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Relative income, race, and mortality

  • Miller, Douglas L.
  • Paxson, Christina

The topic of this paper is the relationship between relative income and health. We examine whether people whose incomes are high relative to others who live in the same geographic area have lower or higher mortality. This analysis holds own income fixed, so the question is not only whether own income matters for health, but also whether the incomes of others affects health given own income. It is well-established that wealthier individuals are healthier and live longer (see Sorlie et.al. (1995) and Elo and Preston (1996), and the review in Adler et.al. (1994)). The proposition that relative income affects health is more controversial. Although there are reasons why there could be health benefits from having wealthier neighbors, a growing body of literature argues that low relative income is a health hazard. This proposition runs counter to the Pareto principle and, if correct, could have very unorthodox implications for economic policy.

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Article provided by Elsevier in its journal Journal of Health Economics.

Volume (Year): 25 (2006)
Issue (Month): 5 (September)
Pages: 979-1003

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Handle: RePEc:eee:jhecon:v:25:y:2006:i:5:p:979-1003
Contact details of provider: Web page: http://www.elsevier.com/locate/inca/505560

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  1. Alberto Alesina & Reza Baqir & William Easterly, 1999. "Public Goods And Ethnic Divisions," The Quarterly Journal of Economics, MIT Press, vol. 114(4), pages 1243-1284, November.
  2. Lawrence Katz & Jeffrey R. Kling & B. Jeffrey Liebman & Lisa Sanbonmatsu, 2004. "Moving to Opportunity and Tranquility: Neighborhood Effects on Adult Economic Self-Sufficiency and Health From a Randomized Housing Voucher Experiment," Working Papers 860, Princeton University, Department of Economics, Industrial Relations Section..
  3. Jennifer Mellor & Jeffrey Milyo, 1998. "Income Inequality and Health Status in the United States: Evidence From the Current Population Survey," Discussion Papers Series, Department of Economics, Tufts University 9815, Department of Economics, Tufts University.
  4. Angus Deaton & Darren Lubotsky, 2002. "Mortality, inequality and race in American cities and states," Working Papers 263, Princeton University, Woodrow Wilson School of Public and International Affairs, Center for Health and Wellbeing..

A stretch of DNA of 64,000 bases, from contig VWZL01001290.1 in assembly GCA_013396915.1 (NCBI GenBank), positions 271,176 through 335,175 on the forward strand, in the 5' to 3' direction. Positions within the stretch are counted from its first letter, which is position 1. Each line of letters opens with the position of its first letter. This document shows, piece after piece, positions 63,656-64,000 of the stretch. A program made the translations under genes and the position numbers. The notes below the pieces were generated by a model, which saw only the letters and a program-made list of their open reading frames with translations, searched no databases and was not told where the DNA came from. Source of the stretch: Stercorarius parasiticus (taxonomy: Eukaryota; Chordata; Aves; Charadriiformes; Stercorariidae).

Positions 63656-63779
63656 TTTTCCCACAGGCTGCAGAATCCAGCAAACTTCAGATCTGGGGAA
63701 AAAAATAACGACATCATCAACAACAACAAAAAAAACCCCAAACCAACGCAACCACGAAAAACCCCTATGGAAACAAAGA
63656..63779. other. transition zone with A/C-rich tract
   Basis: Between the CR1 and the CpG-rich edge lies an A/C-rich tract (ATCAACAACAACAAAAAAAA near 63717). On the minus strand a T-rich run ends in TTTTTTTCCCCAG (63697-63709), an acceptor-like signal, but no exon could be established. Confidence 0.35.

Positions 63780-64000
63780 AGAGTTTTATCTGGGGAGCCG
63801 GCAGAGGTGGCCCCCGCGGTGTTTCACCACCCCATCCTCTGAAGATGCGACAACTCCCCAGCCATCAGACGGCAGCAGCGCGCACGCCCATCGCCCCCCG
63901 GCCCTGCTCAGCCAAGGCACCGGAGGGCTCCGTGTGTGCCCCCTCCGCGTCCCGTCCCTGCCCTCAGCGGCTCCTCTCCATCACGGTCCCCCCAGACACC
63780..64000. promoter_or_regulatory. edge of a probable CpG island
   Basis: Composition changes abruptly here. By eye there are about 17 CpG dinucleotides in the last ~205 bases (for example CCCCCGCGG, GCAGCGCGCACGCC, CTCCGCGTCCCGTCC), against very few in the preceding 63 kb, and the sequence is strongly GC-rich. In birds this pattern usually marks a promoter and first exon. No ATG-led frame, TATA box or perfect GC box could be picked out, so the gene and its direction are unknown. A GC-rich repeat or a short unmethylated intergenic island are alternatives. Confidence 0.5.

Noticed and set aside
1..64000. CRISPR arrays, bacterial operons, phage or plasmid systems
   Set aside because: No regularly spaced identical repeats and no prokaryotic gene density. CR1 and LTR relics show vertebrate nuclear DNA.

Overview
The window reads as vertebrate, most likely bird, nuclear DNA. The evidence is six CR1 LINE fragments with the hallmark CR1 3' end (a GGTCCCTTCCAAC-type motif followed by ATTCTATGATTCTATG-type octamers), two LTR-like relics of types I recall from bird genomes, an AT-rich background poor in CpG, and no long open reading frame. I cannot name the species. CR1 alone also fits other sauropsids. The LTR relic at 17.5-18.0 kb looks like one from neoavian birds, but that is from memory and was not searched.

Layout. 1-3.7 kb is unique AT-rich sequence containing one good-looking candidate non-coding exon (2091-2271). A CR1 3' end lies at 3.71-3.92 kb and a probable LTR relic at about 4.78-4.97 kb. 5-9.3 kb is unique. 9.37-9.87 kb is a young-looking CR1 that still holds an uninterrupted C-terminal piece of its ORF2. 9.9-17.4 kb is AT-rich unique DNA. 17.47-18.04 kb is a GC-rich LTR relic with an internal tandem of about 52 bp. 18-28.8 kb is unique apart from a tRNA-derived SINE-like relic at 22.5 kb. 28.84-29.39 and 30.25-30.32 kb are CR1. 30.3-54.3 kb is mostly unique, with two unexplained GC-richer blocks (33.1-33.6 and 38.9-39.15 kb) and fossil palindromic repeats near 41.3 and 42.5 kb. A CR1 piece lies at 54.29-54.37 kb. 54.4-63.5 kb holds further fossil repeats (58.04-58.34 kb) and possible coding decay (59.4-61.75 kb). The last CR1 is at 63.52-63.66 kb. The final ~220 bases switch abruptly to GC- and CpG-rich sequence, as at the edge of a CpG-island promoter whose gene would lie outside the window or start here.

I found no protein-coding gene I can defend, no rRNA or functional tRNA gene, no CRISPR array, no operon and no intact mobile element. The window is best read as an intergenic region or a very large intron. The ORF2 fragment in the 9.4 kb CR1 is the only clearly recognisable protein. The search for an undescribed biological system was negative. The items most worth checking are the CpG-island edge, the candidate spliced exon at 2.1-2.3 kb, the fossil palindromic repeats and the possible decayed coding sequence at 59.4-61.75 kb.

5. Angus S. Deaton & Christina Paxson, 2001. "Mortality, Education, Income, and Inequality among American Cohorts," NBER Chapters, in: Themes in the Economics of Aging, pages 129-170 National Bureau of Economic Research, Inc.
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  7. Elo, Irma T. & Preston, Samuel H., 1996. "Educational differentials in mortality: United States, 1979-1985," Social Science & Medicine, Elsevier, vol. 42(1), pages 47-57, January.
  8. Jonathan Skinner & Douglas Staiger, 2005. "Technology Adoption From Hybrid Corn to Beta Blockers," NBER Working Papers 11251, National Bureau of Economic Research, Inc.
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  10. Soobader, Mah-Jabeen & LeClere, Felicia B., 1999. "Aggregation and the measurement of income inequality: effects on morbidity," Social Science & Medicine, Elsevier, vol. 48(6), pages 733-744, March.
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  13. Christine Eibner & William N. Evans, 2005. "Relative Deprivation, Poor Health Habits, and Mortality," Journal of Human Resources, University of Wisconsin Press, vol. 40(3).
  14. Ulf-G. Gerdtham & Magnus Johannesson, 2004. "Absolute Income, Relative Income, Income Inequality, and Mortality," Journal of Human Resources, University of Wisconsin Press, vol. 39(1).
  15. Michael Ash & T. Robert Fetter, 2004. "Who Lives on the Wrong Side of the Environmental Tracks? Evidence from the EPA's Risk-Screening Environmental Indicators Model," Social Science Quarterly, Southwestern Social Science Association, vol. 85(2), pages 441-462.
  16. Amitabh Chandra & Jonathan Skinner, 2003. "Geography and Racial Health Disparities," NBER Working Papers 9513, National Bureau of Economic Research, Inc.
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